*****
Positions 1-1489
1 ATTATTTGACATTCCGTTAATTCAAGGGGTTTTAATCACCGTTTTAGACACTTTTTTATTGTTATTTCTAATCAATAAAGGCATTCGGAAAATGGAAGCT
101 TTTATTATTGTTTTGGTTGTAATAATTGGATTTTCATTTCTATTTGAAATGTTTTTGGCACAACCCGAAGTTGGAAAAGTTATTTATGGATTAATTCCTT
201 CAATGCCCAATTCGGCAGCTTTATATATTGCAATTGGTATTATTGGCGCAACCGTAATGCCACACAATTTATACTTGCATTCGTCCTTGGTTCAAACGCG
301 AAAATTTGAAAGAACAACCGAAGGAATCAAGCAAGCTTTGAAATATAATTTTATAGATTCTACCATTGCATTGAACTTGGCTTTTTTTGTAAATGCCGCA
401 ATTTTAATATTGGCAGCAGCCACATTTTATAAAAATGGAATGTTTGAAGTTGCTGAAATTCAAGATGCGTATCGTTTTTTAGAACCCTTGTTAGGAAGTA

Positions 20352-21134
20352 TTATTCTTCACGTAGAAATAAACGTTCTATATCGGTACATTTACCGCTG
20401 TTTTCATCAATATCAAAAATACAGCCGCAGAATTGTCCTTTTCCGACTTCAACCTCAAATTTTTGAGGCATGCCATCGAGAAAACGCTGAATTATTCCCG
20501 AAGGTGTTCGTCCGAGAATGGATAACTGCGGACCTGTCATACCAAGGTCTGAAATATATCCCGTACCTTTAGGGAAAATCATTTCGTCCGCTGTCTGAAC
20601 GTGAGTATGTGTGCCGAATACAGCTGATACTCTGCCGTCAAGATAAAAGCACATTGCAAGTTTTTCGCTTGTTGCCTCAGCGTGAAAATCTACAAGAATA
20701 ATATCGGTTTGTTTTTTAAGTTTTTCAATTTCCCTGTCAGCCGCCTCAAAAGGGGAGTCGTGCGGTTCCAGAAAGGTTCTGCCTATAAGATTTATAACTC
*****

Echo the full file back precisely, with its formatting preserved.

Positions 1-1489
1 ATTATTTGACATTCCGTTAATTCAAGGGGTTTTAATCACCGTTTTAGACACTTTTTTATTGTTATTTCTAATCAATAAAGGCATTCGGAAAATGGAAGCT
101 TTTATTATTGTTTTGGTTGTAATAATTGGATTTTCATTTCTATTTGAAATGTTTTTGGCACAACCCGAAGTTGGAAAAGTTATTTATGGATTAATTCCTT
201 CAATGCCCAATTCGGCAGCTTTATATATTGCAATTGGTATTATTGGCGCAACCGTAATGCCACACAATTTATACTTGCATTCGTCCTTGGTTCAAACGCG
301 AAAATTTGAAAGAACAACCGAAGGAATCAAGCAAGCTTTGAAATATAATTTTATAGATTCTACCATTGCATTGAACTTGGCTTTTTTTGTAAATGCCGCA
401 ATTTTAATATTGGCAGCAGCCACATTTTATAAAAATGGAATGTTTGAAGTTGCTGAAATTCAAGATGCGTATCGTTTTTTAGAACCCTTGTTAGGAAGTA

Positions 20352-21134
20352 TTATTCTTCACGTAGAAATAAACGTTCTATATCGGTACATTTACCGCTG
20401 TTTTCATCAATATCAAAAATACAGCCGCAGAATTGTCCTTTTCCGACTTCAACCTCAAATTTTTGAGGCATGCCATCGAGAAAACGCTGAATTATTCCCG
20501 AAGGTGTTCGTCCGAGAATGGATAACTGCGGACCTGTCATACCAAGGTCTGAAATATATCCCGTACCTTTAGGGAAAATCATTTCGTCCGCTGTCTGAAC
20601 GTGAGTATGTGTGCCGAATACAGCTGATACTCTGCCGTCAAGATAAAAGCACATTGCAAGTTTTTCGCTTGTTGCCTCAGCGTGAAAATCTACAAGAATA
20701 ATATCGGTTTGTTTTTTAAGTTTTTCAATTTCCCTGTCAGCCGCCTCAAAAGGGGAGTCGTGCGGTTCCAGAAAGGTTCTGCCTATAAGATTTATAACTC